A leaked plan has surfaced recently regarding the treatment of Europeans after Brexit. This plan suggest that the government would not necessarily takes a “soft” or “hard” Brexit approach but would rather confront it with an equivalent of driving on the wrong side of the road.
Essentially, those responsible for issuing this 82-page proposal which is dated August 2017, wants to completely sever ties between the UK and EU.
There is some compromise in this paper. It suggests that different rules should be applied to EU citizens compared to other migrants. The full bureaucracy of the Points Based System and Appendix FM for family members would not be brought immediately.
On the other hand, it would completely destroy the notion of free movement of labour. The paper is very explicit about ending the rights based approach. EU citizens arriving after Brexit would have to show passports and would have to apply for a short two-year visa for low skilled jobs; would also be subjected to an income test; would be prevented from bringing some family members and would be committing a criminal offence if they worked or resided in breach of the new tighter rules. Employers, landlords, banks and other institutions would have to carry out the good ol’ papers please approach. The hostile environment Theresa May is dreaming daily would come to fruition and would unfortunately apply to EU citizens.
There are four major problems with this approach. The most obvious one would be the economic impact and it would make the UK a less attractive destination for migrants (whether skilled or not). Of course, this is the whole point. The Home Office only cares and worries about protection and the lower tax intake, international relations deterioration is considered to be a “worthy sacrifice for the greater good”. However, what would happen to those sectors who are very dependent on low skilled workers, such as agriculture, labour and etc? It is apparent that besides the politicians the public is holding onto its nationalistic ideals of a country that no longer exists and it is now as it always was an island.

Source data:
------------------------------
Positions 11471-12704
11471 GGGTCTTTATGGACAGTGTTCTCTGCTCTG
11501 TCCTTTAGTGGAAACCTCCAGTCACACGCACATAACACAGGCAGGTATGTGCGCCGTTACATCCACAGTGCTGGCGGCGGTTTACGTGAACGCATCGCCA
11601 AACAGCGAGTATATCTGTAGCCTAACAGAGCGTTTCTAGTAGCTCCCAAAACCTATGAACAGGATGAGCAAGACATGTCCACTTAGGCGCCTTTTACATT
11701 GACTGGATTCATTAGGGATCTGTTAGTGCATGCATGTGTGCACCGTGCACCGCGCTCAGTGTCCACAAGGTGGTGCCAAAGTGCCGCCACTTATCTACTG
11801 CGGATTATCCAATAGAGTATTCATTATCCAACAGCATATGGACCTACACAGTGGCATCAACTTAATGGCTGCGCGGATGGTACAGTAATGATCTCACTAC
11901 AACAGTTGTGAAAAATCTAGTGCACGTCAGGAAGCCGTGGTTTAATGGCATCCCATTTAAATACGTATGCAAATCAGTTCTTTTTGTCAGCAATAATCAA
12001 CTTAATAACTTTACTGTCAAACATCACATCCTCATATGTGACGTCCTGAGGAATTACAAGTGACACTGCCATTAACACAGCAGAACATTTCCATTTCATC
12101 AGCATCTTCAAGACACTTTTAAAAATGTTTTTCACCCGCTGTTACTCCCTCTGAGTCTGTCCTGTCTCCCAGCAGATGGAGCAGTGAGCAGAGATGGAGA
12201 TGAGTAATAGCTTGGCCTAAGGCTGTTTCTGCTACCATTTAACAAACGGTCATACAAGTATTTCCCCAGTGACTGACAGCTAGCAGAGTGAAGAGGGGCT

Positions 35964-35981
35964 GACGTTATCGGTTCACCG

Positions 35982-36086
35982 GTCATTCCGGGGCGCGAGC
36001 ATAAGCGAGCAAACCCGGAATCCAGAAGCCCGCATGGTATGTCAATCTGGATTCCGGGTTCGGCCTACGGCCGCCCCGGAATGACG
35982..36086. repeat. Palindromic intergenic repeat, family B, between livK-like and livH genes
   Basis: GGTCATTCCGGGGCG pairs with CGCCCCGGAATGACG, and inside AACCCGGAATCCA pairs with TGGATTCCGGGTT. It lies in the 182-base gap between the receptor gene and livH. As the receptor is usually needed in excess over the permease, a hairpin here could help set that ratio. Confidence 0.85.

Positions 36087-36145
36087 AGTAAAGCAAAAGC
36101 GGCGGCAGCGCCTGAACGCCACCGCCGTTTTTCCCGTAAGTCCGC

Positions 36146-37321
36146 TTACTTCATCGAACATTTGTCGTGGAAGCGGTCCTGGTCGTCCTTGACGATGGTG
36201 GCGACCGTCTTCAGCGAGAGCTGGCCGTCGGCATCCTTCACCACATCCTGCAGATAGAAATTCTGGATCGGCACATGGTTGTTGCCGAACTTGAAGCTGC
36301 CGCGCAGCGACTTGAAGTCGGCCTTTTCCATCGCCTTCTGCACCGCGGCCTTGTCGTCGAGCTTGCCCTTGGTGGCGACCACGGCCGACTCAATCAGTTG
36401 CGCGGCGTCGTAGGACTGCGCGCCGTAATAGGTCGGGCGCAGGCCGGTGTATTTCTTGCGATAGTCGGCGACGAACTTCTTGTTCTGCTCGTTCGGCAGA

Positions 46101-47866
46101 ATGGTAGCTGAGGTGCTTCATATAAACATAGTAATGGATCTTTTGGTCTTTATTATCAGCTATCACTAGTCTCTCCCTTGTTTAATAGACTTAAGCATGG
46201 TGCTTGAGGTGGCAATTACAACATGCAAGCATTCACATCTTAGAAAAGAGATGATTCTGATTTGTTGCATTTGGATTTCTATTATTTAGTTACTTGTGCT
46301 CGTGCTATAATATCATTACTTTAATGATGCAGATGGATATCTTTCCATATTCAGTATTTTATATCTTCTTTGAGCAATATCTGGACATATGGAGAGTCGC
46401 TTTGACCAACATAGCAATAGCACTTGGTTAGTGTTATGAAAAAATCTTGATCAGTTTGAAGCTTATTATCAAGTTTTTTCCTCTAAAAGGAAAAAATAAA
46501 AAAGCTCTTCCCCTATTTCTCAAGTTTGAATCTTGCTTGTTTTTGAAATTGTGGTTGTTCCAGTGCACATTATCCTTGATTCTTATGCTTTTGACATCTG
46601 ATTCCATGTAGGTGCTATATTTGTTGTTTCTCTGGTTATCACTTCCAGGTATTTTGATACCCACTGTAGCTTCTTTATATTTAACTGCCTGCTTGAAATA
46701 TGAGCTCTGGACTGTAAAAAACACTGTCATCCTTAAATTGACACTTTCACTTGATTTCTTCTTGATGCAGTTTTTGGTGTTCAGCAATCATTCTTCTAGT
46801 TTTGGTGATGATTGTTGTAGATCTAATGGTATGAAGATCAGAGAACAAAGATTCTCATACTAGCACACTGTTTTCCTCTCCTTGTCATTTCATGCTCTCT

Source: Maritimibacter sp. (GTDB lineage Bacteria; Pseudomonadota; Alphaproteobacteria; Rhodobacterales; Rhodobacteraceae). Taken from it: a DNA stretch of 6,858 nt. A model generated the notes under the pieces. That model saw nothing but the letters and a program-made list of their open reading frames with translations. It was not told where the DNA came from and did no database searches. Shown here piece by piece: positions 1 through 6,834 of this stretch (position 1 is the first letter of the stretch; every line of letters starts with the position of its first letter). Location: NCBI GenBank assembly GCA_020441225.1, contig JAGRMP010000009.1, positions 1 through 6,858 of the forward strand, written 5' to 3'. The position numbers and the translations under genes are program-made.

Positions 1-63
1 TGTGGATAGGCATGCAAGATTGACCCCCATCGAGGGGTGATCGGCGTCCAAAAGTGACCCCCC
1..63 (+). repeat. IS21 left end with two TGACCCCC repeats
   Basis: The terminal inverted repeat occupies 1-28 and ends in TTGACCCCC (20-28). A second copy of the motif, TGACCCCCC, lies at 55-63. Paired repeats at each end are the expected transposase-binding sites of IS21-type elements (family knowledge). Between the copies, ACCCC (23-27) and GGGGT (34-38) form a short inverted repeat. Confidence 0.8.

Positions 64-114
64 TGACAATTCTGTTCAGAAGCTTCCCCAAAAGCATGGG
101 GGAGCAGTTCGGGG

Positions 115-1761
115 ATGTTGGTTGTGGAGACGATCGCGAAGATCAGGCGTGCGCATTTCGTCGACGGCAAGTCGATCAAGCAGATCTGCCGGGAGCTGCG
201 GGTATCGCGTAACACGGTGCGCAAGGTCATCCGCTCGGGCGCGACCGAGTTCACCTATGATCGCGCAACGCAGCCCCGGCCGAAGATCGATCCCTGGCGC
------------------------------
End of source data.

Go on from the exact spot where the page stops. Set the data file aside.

With the pound devalued, the UK economy is growing slower than any other in the EU and only short-term visas explicitly based on privilege not rights on offer, it is doubtful that migrants would see things the same way.
The next problem is that it would be eventually applied to British Citizens as well. The EU is not a pushover as recent talks showed and if the British government decides on strict terms for Europeans then the same will be done to British citizens living in the EU.
Next is that he proposal suggest implementation immediately after Brexit. This would make any status quo transitional arrangement with the EU impossible. This would be a very alarming and business, economy damaging decision.
Lastly, the proposal is based on provably incorrect assumptions. For example, the paper bemoans that there is “no limit” to supposed rights of supposedly infinitely extended family members under current free movement laws. In fact, the UK is only obliged to facilitate entry subject to national laws and can subject such family members to enhanced scrutiny. The paper suggests that current EU migrants do not make all UK residents richer, contrary to all the reputable evidence on this question.